Processing of temporally patterned sounds in the auditory cortex of Seba's short-tailed bat,Carollia perspicillata

Eur J Neurosci. 2017 Oct;46(8):2365-2379. doi: 10.1111/ejn.13702.


This article presents a characterization of cortical responses to artificial and natural temporally patterned sounds in the bat species Carollia perspicillata, a species that produces vocalizations at rates above 50 Hz. Multi-unit activity was recorded in three different experiments. In the first experiment, amplitude-modulated (AM) pure tones were used as stimuli to drive auditory cortex (AC) units. AC units of both ketamine-anesthetized and awake bats could lock their spikes to every cycle of the stimulus modulation envelope, but only if the modulation frequency was below 22 Hz. In the second experiment, two identical communication syllables were presented at variable intervals. Suppressed responses to the lagging syllable were observed, unless the second syllable followed the first one with a delay of at least 80 ms (i.e., 12.5 Hz repetition rate). In the third experiment, natural distress vocalization sequences were used as stimuli to drive AC units. Distress sequences produced by C. perspicillata contain bouts of syllables repeated at intervals of ~60 ms (16 Hz). Within each bout, syllables are repeated at intervals as short as 14 ms (~71 Hz). Cortical units could follow the slow temporal modulation flow produced by the occurrence of multisyllabic bouts, but not the fast acoustic flow created by rapid syllable repetition within the bouts. Taken together, our results indicate that even in fast vocalizing animals, such as bats, cortical neurons can only track the temporal structure of acoustic streams modulated at frequencies lower than 22 Hz.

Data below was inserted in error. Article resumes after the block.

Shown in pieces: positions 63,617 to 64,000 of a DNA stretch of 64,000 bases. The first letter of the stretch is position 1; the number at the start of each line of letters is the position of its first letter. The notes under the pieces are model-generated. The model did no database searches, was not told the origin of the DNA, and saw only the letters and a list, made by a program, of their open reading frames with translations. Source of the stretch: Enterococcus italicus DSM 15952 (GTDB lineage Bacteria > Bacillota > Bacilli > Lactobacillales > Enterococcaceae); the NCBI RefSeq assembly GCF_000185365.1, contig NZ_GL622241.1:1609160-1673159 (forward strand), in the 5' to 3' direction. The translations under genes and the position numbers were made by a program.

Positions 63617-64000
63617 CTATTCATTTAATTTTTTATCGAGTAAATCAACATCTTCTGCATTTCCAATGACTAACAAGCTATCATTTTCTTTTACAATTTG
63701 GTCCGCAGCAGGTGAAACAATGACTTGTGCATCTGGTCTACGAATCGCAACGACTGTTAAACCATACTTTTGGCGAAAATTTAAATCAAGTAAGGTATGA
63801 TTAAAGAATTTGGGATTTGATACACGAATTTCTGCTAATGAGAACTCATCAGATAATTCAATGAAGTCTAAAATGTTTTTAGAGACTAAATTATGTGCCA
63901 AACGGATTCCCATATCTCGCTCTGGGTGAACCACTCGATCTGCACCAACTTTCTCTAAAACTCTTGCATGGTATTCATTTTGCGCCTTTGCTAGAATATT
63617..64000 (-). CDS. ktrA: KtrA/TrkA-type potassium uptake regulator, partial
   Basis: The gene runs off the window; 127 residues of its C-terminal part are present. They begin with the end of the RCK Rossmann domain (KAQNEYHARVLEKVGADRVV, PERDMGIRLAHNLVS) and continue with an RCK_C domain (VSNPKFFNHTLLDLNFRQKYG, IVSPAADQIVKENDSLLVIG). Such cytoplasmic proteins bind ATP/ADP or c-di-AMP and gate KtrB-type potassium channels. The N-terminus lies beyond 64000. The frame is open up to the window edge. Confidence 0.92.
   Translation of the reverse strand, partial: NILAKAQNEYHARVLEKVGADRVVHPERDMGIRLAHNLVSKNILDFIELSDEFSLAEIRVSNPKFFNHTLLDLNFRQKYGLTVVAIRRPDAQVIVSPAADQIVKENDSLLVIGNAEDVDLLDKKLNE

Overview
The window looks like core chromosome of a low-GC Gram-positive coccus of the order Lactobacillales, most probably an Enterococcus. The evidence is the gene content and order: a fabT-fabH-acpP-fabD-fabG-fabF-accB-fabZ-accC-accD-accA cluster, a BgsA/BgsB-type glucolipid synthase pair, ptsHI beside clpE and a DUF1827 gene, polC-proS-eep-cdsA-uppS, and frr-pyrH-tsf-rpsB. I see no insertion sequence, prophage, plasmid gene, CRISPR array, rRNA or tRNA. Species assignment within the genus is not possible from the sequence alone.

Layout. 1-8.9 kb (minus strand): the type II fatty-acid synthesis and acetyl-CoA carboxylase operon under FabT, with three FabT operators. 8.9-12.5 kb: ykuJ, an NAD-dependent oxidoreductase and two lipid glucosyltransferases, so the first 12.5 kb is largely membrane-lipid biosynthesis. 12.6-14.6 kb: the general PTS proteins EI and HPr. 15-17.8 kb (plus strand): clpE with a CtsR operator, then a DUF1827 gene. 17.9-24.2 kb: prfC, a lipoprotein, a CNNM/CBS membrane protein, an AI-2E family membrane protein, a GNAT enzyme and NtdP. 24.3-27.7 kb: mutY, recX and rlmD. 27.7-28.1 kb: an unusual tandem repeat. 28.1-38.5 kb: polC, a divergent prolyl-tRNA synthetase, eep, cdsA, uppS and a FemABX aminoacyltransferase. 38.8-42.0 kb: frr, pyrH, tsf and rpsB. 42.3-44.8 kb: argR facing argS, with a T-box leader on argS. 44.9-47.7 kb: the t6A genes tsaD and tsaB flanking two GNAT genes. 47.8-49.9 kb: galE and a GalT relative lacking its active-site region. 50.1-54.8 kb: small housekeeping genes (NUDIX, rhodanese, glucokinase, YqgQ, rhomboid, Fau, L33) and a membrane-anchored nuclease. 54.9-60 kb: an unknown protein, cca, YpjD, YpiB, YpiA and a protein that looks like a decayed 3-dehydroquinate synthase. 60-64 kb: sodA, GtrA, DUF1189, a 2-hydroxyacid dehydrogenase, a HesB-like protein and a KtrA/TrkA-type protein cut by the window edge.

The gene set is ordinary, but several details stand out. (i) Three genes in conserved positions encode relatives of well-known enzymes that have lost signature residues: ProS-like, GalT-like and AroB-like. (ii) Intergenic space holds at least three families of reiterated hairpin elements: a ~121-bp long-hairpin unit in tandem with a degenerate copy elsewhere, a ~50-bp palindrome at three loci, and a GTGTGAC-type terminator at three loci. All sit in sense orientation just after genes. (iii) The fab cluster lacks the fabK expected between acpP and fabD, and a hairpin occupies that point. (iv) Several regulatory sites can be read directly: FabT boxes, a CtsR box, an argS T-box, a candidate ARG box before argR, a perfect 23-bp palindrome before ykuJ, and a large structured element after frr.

Keywords: Carollia perspicillata; amplitude modulation; distress sequence; forward suppression; phase-locking.

MeSH terms

  • Animals
  • Auditory Cortex / physiology*
  • Auditory Perception*
  • Chiroptera
  • Female
  • Male
  • Reaction Time
  • Vocalization, Animal*